,SUM(failed_count) AS failed_count
      ,TO_CHAR(MIN(first_occur_time),'yyyy-mm-dd hh24:mi:ss') AS first_occur_time
      ,TO_CHAR(MAX(last_occur_time),'yyyy-mm-dd hh24:mi:ss') AS last_occur_time
    SELECT COUNT(db_user) AS failed_count
          ,MIN(extended_timestamp) AS first_occur_time
          ,MAX(extended_timestamp) AS last_occur_time
     FROM sys.dba_common_audit_trail
    WHERE action BETWEEN 100 AND 102
          AND returncode != 0
          AND statement_type = 'LOGON'
          AND extended_timestamp >= current_timestamp - to_dsinterval('0 0:30:00')
    SELECT COUNT(dbid) AS failed_count
          ,MIN(event_timestamp) AS first_occur_time
          ,MAX(event_timestamp) AS last_occur_time
     FROM audsys.aud$unified
    WHERE action = 100
      AND return_code <> 0
      AND event_timestamp >= current_timestamp - to_dsinterval('0 0:30:00')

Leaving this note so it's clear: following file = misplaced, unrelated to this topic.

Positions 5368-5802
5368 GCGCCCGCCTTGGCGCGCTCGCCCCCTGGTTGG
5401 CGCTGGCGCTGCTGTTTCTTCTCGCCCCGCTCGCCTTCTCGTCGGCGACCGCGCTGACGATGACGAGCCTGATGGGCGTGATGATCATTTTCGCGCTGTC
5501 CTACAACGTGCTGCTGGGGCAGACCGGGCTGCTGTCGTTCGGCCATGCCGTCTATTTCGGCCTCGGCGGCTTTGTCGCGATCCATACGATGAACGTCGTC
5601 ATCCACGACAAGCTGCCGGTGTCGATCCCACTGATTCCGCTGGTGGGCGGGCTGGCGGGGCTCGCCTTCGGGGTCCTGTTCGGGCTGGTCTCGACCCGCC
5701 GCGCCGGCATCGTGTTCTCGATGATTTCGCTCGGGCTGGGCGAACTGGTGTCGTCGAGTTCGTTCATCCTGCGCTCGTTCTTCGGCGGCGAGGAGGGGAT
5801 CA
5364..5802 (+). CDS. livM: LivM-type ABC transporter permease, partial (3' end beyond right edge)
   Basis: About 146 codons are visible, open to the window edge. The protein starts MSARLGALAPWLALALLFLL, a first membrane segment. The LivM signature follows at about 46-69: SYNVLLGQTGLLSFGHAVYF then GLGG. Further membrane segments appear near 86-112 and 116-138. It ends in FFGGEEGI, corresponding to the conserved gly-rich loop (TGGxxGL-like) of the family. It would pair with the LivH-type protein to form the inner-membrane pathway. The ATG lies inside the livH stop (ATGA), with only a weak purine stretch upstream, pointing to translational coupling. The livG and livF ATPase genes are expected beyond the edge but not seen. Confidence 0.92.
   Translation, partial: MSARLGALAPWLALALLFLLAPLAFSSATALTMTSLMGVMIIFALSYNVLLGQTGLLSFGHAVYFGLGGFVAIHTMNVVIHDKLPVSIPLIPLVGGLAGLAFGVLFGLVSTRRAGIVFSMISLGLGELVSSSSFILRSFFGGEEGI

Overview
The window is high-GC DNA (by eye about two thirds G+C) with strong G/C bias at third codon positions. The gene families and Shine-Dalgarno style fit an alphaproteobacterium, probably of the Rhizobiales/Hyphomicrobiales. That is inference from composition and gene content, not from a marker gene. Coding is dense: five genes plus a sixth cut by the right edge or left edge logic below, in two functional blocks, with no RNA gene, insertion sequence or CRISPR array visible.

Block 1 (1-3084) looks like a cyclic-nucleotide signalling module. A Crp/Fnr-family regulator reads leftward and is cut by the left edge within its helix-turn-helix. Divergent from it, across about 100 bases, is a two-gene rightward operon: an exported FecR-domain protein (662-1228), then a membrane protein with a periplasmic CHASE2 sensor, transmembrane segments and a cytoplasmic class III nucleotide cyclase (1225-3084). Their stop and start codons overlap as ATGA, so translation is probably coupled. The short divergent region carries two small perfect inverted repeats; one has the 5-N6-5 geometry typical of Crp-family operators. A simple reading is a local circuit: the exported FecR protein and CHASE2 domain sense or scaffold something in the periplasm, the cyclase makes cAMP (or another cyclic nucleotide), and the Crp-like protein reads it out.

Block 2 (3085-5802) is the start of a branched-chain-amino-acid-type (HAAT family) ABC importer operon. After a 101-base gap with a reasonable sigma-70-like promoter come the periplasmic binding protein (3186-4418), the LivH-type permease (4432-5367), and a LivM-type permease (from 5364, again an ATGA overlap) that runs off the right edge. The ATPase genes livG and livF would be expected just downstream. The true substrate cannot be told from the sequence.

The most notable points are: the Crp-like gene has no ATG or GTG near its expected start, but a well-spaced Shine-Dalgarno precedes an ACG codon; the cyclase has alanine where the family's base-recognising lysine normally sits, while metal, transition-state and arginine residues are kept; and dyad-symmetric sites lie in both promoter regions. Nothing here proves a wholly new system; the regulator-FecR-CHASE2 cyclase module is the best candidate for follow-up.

NOTE: This code ran in a couple of seconds, rather than the many minutes of the version accessing the .bin files. Of course, you are missing reading all of the audit making the metric fairly useless on a READ-ONLY Physical Standby.

Of course, if you change the code there’s a very good chance it will get overwritten the next time you patch, or use a different SQL if you change how you are auditing, and you will have to remember to keep the code maintained manually. Not ideal!


SAN Migration: When modern SANs “Fail”

… or at least, when they don’t behave like you were expecting them to.

I recently performed a major migration of a dozen missions critical Oracle and SQL Server systems from a pair of old EMC CX700’s to 2 brand new shiny HP XP 20000’s. This blog post is intended to show, at a very high level, what steps were taken to ensure the new SAN could cope with the volume of traffic. It also shows that, despite the new SAN being much more modern and intelligent, how you can still get caught out by unexpected behaviour.

The databases to be migrated varied from high throughput OLTP, low throughput – fast response time OLTP, a small Data Warehouse and Grid Control. The systems are 24 x 7 x 365, but a nightly maintenance window can be arranged on some days of the week between midnight and 3am. Not a large window, but invaluable.

What are we migrating?